Franco Harris Illness and death have been a topic of interest for many people. Franco was a running back with the Steelers who was in the Hall of Fame and passed away at age 72.
Franco Harris was a professional American football player who ran back for the Pittsburgh Steelers and Seattle Seahawks in the National Football League.
Franco played a significant role in one of professional football’s most well-known plays, Pittsburgh sportscaster Myron Cope referred to as “The Immaculate Reception.”
After playing college football for Penn State Nittany Lions, Franco was selected by the Pittsburgh Steelers as the 13th overall pick in the 1972 NFL Draft.
He spent his first 12 seasons in the NFL with the Steelers and his final season with the Seahawks. In 1990, Franco was admitted to the Pro Football Hall of Fame.
Franco Harris Illness Before Death: What Happened To Him?
Known as the most famous play in NFL history, Franco Harris was a Hall of Fame running back whose quick thinking produced “The Immaculate Reception.”
Dok Harris, Harris’ son, reported his Father’s passing to The Associated Press. The reason for death was not disclosed.
Two days before the 50th anniversary of the play that gave the Steelers the boost they needed to become one of the NFL’s finest teams and three days before Pittsburgh was scheduled to honor him by retiring his No. 32 at halftime of its game against the Las Vegas Raiders, he passed away.
Did Franco Harris Pass Away From Cancer?
The reason for Franco Harris death has not been revealed yet. Harris passed away on December 20, 2022. A cause of death has not, as of yet, been announced.
“We have lost a tremendous football player, an outstanding ambassador to the Hall, and most importantly, we have lost one of the best guys anyone has ever met,” said Pro Football Hall of Fame president Jim Porter.
Franco had a profoundly positive impact on many people’s lives in addition to the football game.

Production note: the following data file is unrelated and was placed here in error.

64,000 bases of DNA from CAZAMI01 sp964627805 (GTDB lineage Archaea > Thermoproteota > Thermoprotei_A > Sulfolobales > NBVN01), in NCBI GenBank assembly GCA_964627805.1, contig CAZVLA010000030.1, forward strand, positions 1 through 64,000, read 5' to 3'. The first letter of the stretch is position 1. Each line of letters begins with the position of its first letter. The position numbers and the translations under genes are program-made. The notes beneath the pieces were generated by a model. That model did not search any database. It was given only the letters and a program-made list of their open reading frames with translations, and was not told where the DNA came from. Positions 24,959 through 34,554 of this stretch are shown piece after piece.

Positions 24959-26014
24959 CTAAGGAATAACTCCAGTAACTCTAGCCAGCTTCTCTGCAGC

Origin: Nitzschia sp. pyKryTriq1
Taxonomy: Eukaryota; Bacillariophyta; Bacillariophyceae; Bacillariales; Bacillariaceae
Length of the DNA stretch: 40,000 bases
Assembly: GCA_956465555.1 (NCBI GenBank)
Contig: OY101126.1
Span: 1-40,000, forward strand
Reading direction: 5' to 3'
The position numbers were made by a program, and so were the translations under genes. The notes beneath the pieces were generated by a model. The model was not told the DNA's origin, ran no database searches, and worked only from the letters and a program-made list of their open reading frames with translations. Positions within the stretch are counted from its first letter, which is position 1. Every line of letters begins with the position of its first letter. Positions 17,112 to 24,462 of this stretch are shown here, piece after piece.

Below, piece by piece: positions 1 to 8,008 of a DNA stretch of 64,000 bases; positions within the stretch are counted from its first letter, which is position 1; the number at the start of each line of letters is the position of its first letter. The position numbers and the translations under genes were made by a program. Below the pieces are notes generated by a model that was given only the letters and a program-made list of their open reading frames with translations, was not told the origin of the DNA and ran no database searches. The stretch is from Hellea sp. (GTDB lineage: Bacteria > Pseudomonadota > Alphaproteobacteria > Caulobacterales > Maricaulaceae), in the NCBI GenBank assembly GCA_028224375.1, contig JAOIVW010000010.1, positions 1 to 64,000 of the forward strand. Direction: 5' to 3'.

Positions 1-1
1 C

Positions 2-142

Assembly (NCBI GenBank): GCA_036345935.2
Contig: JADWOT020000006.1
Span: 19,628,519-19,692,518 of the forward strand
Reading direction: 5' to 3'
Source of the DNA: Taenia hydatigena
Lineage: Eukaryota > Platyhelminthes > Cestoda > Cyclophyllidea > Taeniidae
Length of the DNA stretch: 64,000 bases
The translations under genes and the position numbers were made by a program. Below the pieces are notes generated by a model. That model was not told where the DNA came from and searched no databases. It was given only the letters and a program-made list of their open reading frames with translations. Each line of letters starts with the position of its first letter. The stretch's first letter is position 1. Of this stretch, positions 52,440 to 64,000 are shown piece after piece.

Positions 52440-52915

In 1990, Harris and Mitchell co-founded Super Bakery, a business that provided schoolchildren with foods centered on nutrition.
In 2006, the Company adopted the moniker RSuper Foods. The Super Donut served to kids in public schools in the eastern United States is made by RSuper foods.
In addition, Harris and Mitchell collaborated in 1996 to save the Parks Sausage Company in Baltimore, the nation’s first black-owned Company to go public.
Personal Life Of Franco Harris
Franco Harris grew up in Fort Dix, New Jersey. His father, Cad Harris, was in the military and was stationed in Italy during World War II.
When the war was finished, his mother, Gina Parenti Harris, an Italian native who later became a “war bride,” moved to the US with her husband.
Franco graduated from Rancocas Valley Regional High School in Mount Holly Township, New Jersey, in 1968 and went on to Penn State University.
College All-American football player Pete Harris, Harris’ brother, passed away on August 15, 2006, at 49, after a heart attack.
Franco “Dok” Harris, the son of Harris, formally declared his candidacy for mayor of Pittsburgh on July 27, 2009. As a result of the general election on November 3, he came in second with 25% of the vote.
The Penn State School of Hospitality Management named Harris a Conti Professor in the autumn of 2009 after he worked on the advisory board for the Center for Food Innovation.
Harris supported the organization Penn Staters for Responsible Stewardship, which sought to remove the trustees from Penn State, and was actively involved in it.